It works for the course of a whole campaign as maps grow and shrink, safe in the knowledge that the basic three-way trade-off - you're juggling time and space as well as the quirks of each weapon - will keep things fresh no matter how many enemies warp in just when you think you've shattered the last one. It's cruel and it's beautiful with it. Time only moves when you do. Clockwork. Everything in the game plays along, right down to the reticule of your gun, which twists through each reload before locking into position once there's a round in chamber. Total information. Only a final mechanic, delivered in the last third of the game, threatens to shift things slightly too much into fantasy.Shooters: How games fund arms manufacturers From marketing guns to young people to selling lucrative licenses.
It's intoxicating. And at the center of that word: toxic. This is Superhot's most audacious trick, in fact. While the missions that unfold showcase the inescapable delight of make-believe violence more honestly than any other game I've ever played, the meta-narrative that strings them together - a thing of hackers, cracks, and terse chats played out on a humming, flickering computer terminal - urges you to consider why you love this horrible business quite so much in the first place. Why is it so pleasing to kick a man and then shoot him with his own gun? Why do you push the guy out of the window in the most lavish possible manner, just because the game tells you to "make him fly"? Why those scenes in which you're tasked with doing nothing - actually just stand still and don't move an inch - only to be told: good dog? Actually, maybe Superhot over-eggs it a little at times. It doesn't need its leitmotifs of CCTV cameras and prison cells to make it clear: this is an extravagant, exuberant, perceptive rumination on obedience and cruelty.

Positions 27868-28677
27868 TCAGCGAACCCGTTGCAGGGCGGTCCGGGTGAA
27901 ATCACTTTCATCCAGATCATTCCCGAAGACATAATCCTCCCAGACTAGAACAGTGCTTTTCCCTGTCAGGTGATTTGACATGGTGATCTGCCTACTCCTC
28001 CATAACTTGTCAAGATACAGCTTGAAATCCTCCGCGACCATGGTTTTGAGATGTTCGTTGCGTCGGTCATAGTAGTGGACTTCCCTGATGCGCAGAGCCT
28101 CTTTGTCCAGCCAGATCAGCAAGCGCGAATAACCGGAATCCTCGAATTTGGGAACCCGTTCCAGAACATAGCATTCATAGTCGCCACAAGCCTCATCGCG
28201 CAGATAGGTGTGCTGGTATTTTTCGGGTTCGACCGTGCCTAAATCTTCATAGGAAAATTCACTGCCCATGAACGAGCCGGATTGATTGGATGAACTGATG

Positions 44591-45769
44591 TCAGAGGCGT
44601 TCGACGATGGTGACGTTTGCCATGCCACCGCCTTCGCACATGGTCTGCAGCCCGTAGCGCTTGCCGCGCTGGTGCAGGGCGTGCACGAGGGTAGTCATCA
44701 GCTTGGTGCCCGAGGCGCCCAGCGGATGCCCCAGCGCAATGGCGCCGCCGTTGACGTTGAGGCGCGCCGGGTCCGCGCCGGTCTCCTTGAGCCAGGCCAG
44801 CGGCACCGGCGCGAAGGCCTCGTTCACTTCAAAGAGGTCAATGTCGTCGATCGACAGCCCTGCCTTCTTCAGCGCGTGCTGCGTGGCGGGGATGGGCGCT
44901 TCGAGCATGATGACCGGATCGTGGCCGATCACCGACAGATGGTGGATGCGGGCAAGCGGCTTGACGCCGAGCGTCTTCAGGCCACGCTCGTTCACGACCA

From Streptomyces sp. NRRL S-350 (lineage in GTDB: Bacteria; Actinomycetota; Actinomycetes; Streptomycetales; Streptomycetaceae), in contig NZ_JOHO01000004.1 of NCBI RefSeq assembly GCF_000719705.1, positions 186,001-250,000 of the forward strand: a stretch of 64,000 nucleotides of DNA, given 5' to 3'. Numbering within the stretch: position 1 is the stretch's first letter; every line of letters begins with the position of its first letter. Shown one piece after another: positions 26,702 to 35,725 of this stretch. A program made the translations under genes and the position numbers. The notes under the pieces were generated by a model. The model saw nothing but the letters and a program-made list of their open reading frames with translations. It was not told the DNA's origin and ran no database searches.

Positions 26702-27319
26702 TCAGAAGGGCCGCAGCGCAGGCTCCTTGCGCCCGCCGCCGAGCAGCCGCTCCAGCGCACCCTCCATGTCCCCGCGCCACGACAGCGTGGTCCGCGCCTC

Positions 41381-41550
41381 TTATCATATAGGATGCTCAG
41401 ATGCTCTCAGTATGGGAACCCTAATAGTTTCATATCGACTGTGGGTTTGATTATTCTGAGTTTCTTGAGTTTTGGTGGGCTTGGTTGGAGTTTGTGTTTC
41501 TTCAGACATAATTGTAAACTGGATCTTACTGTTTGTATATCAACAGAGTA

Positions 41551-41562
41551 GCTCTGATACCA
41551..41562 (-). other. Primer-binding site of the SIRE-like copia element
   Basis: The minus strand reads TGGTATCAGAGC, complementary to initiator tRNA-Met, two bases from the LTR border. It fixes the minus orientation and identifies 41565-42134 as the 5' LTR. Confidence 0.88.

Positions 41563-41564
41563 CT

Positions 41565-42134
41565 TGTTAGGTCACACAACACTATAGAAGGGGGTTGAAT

It's awful and undeniably fascinating to be confronted with your own craving for violence (there's an excellent joke towards the end about our need for some limp form of justification when it comes to powering our atrocities) and Superhot's success is so total that you may likely end up a little sick. Sick at the thought of the game's ingenious clockwork - and your own. There's a brilliant endless mode unlocked once the credits have rolled, and inventive challenges to work through after that. I can't face them right now, to be honest. But I'm afraid I'll be drawn back in eventually.
Nice choreography indeed. Superhot's too witty and thrilling to be a cold treatise on digital slaughter, and too disturbing and acute to be the mindless blaster that it is so good at subverting. Like Manhunt - another great game I never want to play again - this is that rare piece of charmingly curated violence that dares to provoke difficult thoughts. You may not like where it leads you, but that's the tricky thing about obedience, isn't it?